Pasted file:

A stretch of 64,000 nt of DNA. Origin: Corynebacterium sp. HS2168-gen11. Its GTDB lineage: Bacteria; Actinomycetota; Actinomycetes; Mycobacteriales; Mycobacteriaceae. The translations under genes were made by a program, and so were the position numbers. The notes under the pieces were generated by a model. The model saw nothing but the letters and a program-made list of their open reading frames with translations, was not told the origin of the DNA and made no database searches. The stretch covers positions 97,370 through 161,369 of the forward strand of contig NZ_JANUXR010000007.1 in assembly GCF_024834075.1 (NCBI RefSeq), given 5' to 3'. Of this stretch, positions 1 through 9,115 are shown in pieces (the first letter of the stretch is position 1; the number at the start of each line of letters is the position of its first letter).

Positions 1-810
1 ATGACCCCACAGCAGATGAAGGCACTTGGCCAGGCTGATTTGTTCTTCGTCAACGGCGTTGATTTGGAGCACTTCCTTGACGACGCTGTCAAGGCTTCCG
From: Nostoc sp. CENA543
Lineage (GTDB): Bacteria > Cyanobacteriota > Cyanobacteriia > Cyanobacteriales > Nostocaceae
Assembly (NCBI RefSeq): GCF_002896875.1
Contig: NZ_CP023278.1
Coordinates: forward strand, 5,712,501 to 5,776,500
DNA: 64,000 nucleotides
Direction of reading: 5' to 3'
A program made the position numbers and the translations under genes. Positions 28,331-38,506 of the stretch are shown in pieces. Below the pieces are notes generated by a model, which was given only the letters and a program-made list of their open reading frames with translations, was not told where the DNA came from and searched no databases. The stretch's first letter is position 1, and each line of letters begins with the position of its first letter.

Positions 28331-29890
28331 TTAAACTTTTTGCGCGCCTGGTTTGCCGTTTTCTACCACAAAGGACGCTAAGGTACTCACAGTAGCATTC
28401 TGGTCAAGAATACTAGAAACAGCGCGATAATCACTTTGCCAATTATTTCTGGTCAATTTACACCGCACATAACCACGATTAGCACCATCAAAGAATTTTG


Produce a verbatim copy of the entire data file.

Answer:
A stretch of 64,000 nt of DNA. Origin: Corynebacterium sp. HS2168-gen11. Its GTDB lineage: Bacteria; Actinomycetota; Actinomycetes; Mycobacteriales; Mycobacteriaceae. The translations under genes were made by a program, and so were the position numbers. The notes under the pieces were generated by a model. The model saw nothing but the letters and a program-made list of their open reading frames with translations, was not told the origin of the DNA and made no database searches. The stretch covers positions 97,370 through 161,369 of the forward strand of contig NZ_JANUXR010000007.1 in assembly GCF_024834075.1 (NCBI RefSeq), given 5' to 3'. Of this stretch, positions 1 through 9,115 are shown in pieces (the first letter of the stretch is position 1; the number at the start of each line of letters is the position of its first letter).

Positions 1-810
1 ATGACCCCACAGCAGATGAAGGCACTTGGCCAGGCTGATTTGTTCTTCGTCAACGGCGTTGATTTGGAGCACTTCCTTGACGACGCTGTCAAGGCTTCCG
From: Nostoc sp. CENA543
Lineage (GTDB): Bacteria > Cyanobacteriota > Cyanobacteriia > Cyanobacteriales > Nostocaceae
Assembly (NCBI RefSeq): GCF_002896875.1
Contig: NZ_CP023278.1
Coordinates: forward strand, 5,712,501 to 5,776,500
DNA: 64,000 nucleotides
Direction of reading: 5' to 3'
A program made the position numbers and the translations under genes. Positions 28,331-38,506 of the stretch are shown in pieces. Below the pieces are notes generated by a model, which was given only the letters and a program-made list of their open reading frames with translations, was not told where the DNA came from and searched no databases. The stretch's first letter is position 1, and each line of letters begins with the position of its first letter.

Positions 28331-29890
28331 TTAAACTTTTTGCGCGCCTGGTTTGCCGTTTTCTACCACAAAGGACGCTAAGGTACTCACAGTAGCATTC
28401 TGGTCAAGAATACTAGAAACAGCGCGATAATCACTTTGCCAATTATTTCTGGTCAATTTACACCGCACATAACCACGATTAGCACCATCAAAGAATTTTG